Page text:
Thus, each time that “massacres” of civilians take place (Mendiola, Lupao, Paombong come to mind), inevitably such killings are trumpeted here and abroad as incontrovertible proof that nothing has changed in regard to the government’s already dismal record on human rights violations. Now, after the discovery of the mass graves of Quezon and the more recent slaughter of a Church community in Davao del Sur, the very charges that are liberally hurled against the military and government are now turned against the CPP-NPA, the NDF and their allied groups.
What this means simply is that the issue of human rights and their continuing violations have become a political and ideological –not, as it should be, a human and moral–concern, and it is this particular development that we in the CBCP would like to address in this statement.
e find it most distressing that the killing of innocent people and other violations of human rights are actually cause for rejoicing. This is putting it too strongly, perhaps, but we fear it is equivalently what is happening today in the Philippines when one or other political group positively gloats over massacres or cases of tortures, etc. When these are perpetrated by an opposing group and its crime is treated as only one more piece of propaganda ammunition to be used to destroy its credibility before the bar of public opinion.
This is what we mean by “the manipulative use of human rights violations”; the reprobation and publicizing by one political bloc of violations of human rights not specifically to put a stop to them (despite the rhetoric) but merely to blacken the political image of the other. This is using the misfortune of others–the victim, that is, of human rights abuse–to one’s narrow advantage. This is putting the suffering of the people secondary to what political and ideological mileage can be gotten from it.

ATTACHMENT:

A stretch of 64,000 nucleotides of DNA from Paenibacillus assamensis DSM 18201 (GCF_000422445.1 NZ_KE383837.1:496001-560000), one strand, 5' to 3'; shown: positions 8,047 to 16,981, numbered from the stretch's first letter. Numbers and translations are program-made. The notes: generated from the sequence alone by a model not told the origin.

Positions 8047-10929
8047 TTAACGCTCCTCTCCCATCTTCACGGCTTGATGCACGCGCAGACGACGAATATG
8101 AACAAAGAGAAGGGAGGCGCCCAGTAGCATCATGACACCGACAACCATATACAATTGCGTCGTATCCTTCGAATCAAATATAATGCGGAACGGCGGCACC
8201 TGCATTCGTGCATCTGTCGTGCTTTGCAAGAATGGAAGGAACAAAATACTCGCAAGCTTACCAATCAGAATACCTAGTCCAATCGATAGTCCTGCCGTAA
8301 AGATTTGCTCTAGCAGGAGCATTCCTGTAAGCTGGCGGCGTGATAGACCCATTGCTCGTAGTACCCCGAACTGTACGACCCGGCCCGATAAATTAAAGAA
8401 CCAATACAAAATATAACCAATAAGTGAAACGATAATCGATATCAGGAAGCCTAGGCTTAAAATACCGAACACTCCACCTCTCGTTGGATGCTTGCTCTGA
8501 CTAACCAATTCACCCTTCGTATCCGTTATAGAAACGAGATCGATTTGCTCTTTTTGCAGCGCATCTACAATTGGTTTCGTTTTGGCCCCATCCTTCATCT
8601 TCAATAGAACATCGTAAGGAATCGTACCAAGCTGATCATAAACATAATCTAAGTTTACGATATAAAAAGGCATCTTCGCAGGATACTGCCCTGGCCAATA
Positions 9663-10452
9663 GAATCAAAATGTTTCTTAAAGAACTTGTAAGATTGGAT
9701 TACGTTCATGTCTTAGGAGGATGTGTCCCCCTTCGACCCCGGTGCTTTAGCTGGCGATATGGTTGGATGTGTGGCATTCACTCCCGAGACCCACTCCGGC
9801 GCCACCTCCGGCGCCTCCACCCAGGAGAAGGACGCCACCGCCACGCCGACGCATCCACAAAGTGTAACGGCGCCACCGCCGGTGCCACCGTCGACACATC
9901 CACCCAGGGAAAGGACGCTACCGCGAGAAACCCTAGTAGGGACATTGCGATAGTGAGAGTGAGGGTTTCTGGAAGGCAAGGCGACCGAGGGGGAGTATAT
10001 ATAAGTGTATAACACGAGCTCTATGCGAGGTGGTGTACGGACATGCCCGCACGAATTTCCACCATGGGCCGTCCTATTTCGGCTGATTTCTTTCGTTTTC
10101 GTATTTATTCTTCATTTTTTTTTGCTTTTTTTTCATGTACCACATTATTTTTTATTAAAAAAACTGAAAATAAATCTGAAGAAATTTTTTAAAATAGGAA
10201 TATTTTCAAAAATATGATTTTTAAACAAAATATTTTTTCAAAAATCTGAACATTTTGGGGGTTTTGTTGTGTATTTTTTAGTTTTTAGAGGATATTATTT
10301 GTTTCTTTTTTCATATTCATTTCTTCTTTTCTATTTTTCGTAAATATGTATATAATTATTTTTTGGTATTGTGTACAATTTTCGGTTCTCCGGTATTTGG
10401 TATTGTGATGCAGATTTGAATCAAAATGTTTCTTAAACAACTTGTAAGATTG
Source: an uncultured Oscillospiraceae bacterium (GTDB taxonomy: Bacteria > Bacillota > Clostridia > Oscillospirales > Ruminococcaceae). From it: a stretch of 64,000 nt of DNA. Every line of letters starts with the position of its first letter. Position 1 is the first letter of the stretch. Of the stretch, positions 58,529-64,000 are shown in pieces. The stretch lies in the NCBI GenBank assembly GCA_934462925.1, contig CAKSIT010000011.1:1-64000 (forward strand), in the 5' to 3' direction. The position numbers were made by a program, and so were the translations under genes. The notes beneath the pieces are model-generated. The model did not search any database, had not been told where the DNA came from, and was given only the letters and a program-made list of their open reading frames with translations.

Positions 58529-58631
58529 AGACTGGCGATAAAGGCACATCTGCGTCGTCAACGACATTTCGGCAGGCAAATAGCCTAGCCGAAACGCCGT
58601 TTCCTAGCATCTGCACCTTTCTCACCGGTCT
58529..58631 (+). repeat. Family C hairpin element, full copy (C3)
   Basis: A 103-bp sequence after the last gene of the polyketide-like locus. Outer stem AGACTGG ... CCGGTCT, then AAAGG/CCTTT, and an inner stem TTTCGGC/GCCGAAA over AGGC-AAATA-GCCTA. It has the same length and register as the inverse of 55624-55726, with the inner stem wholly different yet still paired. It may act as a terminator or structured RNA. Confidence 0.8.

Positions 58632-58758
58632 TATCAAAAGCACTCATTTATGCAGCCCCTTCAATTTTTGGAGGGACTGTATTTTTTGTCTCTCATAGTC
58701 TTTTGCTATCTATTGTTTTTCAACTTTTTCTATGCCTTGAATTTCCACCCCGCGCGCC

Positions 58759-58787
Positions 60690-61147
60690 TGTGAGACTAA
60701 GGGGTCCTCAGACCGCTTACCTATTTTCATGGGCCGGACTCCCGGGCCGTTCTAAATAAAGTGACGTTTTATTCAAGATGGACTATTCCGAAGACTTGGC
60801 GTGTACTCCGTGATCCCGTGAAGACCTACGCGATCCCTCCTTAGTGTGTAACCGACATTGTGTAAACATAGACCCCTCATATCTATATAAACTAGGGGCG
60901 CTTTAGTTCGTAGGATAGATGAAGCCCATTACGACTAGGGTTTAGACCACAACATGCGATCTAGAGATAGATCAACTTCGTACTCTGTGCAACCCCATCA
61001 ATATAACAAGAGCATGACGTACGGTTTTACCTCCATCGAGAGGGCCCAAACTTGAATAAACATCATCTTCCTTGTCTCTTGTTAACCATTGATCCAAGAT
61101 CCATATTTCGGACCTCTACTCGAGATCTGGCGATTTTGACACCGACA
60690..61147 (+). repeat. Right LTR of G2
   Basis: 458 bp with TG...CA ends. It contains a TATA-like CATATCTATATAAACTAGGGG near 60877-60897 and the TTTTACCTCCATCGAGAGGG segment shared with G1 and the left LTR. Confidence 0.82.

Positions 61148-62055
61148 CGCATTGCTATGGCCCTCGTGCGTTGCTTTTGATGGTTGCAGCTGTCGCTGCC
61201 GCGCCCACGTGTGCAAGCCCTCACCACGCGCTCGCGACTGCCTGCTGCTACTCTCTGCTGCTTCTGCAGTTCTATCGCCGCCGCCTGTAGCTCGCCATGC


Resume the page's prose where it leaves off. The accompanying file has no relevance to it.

Over the past three years, we have had ample evidence of this kind of treatment of human rights issues in one sided reporting of violations. All too often, the crimes of the military are played up extravagantly and similar crimes by the NPA are either passed over in silence or muted down or explained away–and vice versa.
It is for this reason that we have been insistent on the condemnation of all transgressions against human rights whether they are committed by the military and government or by the CPP-NPA or by any other power in our society.
It is for this reason too that we have been wary of peace groups or peace councils that have an eye open for the peace-destroying aggression of only one side in the conflict currently raging in the country, but close the other eye to the violence of the group they “sympathize with”. Again, the problem is the use of peace, of people sincerely committed to peace, to further one’s political agenda.
Neither peace nor human rights are the real objectives–power and political advantage are. And people and their violated rights or their efforts at peace are simply means for the protection or furtherance of power and advantage.